RE: AMBER: the parallel efficiency of my sander and pmemd descended rapidly with increasing CPUs

From: Ross Walker <>
Date: Sun, 14 May 2006 22:13:01 -0700

Dear Zhihong,

> for factor_ix:
> pmemd:
> CPU Ps/Day speedup Parallel efficiency
> 1 77.14 1.00 100.00%
> 8 284.58 3.69 46.12%
> Compared with amber website's data (pmemd, Intel Xeon x86_64,
> 3.4 GHz, 1cpu, jac, 179 ps/day), I think my 159 ps/day is
> normal and acceptable, But compared with datas on
> "", my parallel

> BTW, for sander, my configure command is: ./configure -mpi -p4 ifort
> for pmemd, the command is: ./new_configure linux_p4

Are you absolutely sure you linked against the correct libraries. That is
that your mpirun is definately going over the myrinet and not the gigabit
ethernet? This is a common error where the mpi libraries are either
installed incorrectly, sander and PMEMD are built against the wrong
libraries and or the users environment / batch queuing system is setup wrong
so the wrong MPI libraries are accessed at runtime. The net result is that
the mpi traffic ends up going over the ethernet network via TCP/IP instead
of myrinet. Check your environment when you run a job. Also check how many
jobs are being allocated to each node, is the batch scheduler allocating
things correctly? Take a look at the ethernet switch during a run is there
an inordinate amount of traffic on it? Have you got any benchmarks / test
cases that came with the mpi installation? I would try these out and see if
things look good. E.g. ping pong tests / bandwidth tests etc.

If you have dual processor nodes the best way to allocate a 16 way job is as
8x2. If your scheduler gives you 16x1 then you may be competing with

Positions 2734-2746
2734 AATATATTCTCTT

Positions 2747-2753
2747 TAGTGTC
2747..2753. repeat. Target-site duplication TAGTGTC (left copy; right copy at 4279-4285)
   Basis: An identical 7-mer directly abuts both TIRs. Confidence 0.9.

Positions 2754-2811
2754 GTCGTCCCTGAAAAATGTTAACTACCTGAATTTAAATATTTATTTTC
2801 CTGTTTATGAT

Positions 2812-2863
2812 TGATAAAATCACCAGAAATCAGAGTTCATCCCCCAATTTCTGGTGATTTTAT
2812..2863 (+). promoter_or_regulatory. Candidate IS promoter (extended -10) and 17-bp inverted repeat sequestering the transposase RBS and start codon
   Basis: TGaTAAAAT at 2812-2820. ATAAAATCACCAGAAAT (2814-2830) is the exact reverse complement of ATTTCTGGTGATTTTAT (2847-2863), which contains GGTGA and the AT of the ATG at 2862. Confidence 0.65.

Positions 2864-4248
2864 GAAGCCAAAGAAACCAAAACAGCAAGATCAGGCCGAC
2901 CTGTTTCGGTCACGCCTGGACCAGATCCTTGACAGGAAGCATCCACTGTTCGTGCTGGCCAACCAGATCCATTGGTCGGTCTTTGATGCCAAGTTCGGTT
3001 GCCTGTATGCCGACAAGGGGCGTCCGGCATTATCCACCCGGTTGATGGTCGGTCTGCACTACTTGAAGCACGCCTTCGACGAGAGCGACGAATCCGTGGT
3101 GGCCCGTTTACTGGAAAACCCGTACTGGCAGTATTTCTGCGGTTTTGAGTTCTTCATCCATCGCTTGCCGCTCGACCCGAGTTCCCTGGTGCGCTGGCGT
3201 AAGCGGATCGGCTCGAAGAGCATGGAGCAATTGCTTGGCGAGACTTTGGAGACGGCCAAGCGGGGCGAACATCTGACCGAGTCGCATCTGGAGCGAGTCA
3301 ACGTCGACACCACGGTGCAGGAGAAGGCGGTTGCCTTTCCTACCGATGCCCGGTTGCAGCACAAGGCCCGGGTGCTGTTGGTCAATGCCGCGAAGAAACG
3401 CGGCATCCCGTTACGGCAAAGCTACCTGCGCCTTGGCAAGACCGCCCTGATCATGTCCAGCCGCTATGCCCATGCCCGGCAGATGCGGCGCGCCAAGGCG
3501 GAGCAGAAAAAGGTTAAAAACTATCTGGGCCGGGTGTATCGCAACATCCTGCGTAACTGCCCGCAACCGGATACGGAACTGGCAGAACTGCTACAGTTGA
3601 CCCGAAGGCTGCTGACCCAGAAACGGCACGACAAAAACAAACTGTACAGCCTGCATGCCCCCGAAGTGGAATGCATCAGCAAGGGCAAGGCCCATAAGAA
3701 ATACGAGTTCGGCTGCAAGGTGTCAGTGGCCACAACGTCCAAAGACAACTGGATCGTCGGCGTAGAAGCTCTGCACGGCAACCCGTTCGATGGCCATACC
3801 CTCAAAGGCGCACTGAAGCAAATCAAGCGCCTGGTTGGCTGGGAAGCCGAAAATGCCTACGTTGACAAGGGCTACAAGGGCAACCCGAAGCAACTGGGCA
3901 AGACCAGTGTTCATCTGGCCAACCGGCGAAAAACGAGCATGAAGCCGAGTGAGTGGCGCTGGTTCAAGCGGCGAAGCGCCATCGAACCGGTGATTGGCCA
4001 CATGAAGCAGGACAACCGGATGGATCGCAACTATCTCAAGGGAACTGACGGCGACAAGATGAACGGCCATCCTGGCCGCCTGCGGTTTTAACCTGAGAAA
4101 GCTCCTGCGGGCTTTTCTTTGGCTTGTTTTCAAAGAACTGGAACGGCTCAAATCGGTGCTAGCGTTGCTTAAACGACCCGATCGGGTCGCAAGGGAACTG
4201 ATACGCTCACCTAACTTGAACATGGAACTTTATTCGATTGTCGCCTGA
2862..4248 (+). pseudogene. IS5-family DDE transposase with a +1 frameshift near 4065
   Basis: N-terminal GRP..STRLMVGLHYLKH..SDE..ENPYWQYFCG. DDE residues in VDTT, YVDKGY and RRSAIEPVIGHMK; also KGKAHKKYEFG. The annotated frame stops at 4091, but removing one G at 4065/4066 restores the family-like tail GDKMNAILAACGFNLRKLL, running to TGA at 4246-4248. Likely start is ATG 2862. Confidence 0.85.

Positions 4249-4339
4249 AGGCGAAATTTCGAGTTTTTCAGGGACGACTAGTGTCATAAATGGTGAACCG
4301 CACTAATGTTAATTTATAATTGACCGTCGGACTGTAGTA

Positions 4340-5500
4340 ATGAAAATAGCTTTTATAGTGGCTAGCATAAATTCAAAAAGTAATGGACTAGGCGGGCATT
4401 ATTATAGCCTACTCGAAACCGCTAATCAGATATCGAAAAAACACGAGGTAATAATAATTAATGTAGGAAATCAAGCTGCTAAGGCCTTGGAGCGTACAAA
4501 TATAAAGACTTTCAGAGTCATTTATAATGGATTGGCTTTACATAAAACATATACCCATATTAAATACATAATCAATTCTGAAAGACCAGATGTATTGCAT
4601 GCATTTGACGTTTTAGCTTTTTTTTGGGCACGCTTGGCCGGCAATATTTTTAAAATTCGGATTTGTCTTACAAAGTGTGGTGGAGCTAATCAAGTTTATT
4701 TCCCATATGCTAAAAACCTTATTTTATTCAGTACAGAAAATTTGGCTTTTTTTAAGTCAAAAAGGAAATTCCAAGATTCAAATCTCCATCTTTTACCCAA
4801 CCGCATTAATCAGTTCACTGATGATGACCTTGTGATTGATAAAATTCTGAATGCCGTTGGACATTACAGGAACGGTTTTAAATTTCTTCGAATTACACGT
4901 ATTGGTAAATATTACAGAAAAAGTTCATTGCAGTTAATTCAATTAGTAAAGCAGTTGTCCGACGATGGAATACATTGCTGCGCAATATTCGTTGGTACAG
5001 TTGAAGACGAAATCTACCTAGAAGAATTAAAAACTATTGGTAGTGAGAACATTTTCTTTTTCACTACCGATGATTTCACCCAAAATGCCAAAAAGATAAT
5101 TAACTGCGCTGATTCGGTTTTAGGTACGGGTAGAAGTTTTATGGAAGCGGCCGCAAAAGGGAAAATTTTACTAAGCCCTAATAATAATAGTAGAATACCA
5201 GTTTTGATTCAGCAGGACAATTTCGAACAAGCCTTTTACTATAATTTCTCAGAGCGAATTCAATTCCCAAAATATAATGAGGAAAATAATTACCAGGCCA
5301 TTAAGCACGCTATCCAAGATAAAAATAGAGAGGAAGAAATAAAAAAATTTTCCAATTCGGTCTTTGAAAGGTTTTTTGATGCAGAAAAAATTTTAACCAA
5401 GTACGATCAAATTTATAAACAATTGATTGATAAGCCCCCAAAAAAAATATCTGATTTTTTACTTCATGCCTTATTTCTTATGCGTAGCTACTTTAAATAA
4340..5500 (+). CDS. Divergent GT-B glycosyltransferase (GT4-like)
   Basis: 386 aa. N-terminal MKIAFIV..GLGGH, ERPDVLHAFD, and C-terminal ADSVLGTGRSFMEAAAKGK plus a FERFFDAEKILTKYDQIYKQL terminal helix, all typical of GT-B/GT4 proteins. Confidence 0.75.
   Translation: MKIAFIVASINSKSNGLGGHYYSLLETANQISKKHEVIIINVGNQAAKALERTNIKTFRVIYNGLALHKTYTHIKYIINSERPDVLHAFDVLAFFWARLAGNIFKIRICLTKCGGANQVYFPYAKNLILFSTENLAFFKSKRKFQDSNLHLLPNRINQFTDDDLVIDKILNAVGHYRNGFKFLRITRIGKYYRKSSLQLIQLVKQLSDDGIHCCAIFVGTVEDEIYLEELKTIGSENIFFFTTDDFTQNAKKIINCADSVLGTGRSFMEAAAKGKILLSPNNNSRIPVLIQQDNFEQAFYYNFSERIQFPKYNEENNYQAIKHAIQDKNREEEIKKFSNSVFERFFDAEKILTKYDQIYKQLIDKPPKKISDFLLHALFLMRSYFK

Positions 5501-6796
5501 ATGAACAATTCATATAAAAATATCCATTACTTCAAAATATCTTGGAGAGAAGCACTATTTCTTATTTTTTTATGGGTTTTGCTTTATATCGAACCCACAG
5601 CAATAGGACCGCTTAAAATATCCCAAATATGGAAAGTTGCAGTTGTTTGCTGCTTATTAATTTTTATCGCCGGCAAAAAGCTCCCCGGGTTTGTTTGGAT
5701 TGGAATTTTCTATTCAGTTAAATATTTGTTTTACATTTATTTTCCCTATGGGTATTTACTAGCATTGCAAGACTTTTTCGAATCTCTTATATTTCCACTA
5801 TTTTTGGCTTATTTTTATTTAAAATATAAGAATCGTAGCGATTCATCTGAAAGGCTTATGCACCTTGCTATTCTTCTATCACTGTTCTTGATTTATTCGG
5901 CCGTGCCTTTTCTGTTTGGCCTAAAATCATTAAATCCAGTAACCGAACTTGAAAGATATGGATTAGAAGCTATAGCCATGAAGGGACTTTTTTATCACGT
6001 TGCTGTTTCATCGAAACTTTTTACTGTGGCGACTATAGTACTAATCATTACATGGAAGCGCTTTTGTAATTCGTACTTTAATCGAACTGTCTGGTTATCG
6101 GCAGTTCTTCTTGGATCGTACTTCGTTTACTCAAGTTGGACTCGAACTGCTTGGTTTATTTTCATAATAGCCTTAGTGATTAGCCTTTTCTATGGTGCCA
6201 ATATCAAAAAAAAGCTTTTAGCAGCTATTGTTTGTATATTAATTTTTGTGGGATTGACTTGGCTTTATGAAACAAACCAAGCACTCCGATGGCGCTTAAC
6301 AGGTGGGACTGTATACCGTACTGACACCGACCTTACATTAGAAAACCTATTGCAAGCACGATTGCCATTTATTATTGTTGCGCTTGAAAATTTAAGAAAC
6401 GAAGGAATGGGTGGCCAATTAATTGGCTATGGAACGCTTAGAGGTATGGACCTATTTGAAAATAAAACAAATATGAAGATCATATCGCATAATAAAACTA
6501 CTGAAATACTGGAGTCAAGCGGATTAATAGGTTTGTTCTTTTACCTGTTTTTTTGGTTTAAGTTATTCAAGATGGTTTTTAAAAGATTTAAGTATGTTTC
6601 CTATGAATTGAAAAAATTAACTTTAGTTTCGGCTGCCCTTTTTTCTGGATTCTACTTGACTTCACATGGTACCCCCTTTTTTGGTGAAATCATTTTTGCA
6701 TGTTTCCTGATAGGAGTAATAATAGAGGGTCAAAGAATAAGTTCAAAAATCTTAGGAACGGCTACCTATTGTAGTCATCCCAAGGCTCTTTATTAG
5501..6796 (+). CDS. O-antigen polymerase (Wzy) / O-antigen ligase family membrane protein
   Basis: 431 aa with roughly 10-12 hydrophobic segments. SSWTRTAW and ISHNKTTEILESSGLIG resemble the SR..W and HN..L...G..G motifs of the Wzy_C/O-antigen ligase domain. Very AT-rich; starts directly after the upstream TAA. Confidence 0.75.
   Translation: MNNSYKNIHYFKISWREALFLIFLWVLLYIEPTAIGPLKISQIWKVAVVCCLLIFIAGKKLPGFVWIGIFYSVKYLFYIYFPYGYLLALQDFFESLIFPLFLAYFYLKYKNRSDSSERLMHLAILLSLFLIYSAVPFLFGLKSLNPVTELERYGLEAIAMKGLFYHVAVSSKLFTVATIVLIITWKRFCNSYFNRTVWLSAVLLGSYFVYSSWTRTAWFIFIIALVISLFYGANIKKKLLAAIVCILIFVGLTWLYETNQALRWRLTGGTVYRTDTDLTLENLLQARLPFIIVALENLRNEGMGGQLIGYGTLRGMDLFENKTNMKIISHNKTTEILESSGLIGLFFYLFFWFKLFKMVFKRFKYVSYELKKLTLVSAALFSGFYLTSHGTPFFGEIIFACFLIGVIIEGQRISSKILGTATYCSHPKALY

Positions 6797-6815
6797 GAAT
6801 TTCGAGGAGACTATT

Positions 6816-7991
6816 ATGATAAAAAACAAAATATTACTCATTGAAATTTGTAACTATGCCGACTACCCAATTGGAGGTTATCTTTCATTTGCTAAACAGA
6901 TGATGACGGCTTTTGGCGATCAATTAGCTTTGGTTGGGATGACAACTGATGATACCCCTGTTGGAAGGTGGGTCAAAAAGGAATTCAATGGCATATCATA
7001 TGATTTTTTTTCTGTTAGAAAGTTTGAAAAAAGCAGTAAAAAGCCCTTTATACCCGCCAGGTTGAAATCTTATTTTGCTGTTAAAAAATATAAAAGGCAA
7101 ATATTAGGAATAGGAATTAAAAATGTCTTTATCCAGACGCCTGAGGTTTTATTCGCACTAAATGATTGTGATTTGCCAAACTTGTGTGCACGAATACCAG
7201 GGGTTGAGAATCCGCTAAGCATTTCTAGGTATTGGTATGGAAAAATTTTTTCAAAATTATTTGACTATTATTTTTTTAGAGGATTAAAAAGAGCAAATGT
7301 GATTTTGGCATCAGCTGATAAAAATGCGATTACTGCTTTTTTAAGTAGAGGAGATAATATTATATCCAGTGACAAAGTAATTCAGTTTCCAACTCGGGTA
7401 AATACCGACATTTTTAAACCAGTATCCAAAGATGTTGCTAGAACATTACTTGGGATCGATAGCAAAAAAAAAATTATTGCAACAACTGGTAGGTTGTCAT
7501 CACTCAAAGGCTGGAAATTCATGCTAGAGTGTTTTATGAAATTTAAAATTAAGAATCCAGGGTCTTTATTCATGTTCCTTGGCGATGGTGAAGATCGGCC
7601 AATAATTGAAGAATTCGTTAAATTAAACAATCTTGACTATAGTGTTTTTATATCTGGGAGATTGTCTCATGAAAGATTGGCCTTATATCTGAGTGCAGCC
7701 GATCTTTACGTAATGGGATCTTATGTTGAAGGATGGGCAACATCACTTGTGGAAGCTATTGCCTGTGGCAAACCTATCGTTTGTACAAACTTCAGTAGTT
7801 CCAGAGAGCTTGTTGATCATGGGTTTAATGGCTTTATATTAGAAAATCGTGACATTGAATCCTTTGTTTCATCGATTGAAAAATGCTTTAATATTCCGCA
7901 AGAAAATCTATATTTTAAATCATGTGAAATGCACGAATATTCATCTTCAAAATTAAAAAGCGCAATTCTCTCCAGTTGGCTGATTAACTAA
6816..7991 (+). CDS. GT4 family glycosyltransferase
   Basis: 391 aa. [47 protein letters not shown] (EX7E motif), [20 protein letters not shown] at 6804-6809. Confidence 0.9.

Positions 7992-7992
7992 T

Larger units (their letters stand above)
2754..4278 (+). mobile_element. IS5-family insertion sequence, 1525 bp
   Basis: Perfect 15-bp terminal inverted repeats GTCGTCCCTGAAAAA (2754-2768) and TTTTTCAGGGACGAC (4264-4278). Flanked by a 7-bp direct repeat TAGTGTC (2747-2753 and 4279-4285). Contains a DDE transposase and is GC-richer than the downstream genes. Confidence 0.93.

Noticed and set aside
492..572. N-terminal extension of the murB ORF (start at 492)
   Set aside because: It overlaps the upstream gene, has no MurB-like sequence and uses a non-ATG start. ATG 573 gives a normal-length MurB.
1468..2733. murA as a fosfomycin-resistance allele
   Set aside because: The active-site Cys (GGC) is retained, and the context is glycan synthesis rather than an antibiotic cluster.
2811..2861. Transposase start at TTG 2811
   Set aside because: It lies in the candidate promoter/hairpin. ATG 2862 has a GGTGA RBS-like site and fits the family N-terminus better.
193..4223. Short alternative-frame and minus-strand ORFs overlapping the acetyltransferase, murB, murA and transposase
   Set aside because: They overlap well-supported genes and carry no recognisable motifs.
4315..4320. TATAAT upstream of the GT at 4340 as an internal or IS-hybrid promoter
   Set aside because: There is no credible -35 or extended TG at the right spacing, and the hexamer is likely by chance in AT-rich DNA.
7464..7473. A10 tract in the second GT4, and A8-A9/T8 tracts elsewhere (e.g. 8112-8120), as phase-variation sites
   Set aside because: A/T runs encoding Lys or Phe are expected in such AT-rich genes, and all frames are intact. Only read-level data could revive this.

somebody elses job on the same node which can cause big performance
problems. I would check this by having your run script echo the nodes that
were allocated to stdout so it turns up in the job's log. You might also
want to get each node to do a 'ps -aux' and echo this to the job log as well
to check that there are no competing processes on the nodes and/or they are
not short of memory for some reason.

These are just a couple of suggestions, it is a little hard to offer much
more advice without more details about your system, setup, batch scheduler,
runtime environment etc. Are other people running calculations on the
system? Do they see the speedup they expect? You should end up getting
around 9.8x speedup for JAC and 9.1x for FactorIX on 16 cpus. Look at the
IA64 Teragrid column on this is a
myrinet machine. Note myrinet is not great, infiniband is definately better
but it is definately better than gigabit ethernet.

All the best

|\oss Walker

| HPC Consultant and Staff Scientist |
| San Diego Supercomputer Center |
| Tel: +1 858 822 0854 | EMail:- |
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Received on Wed May 17 2006 - 06:07:07 PDT
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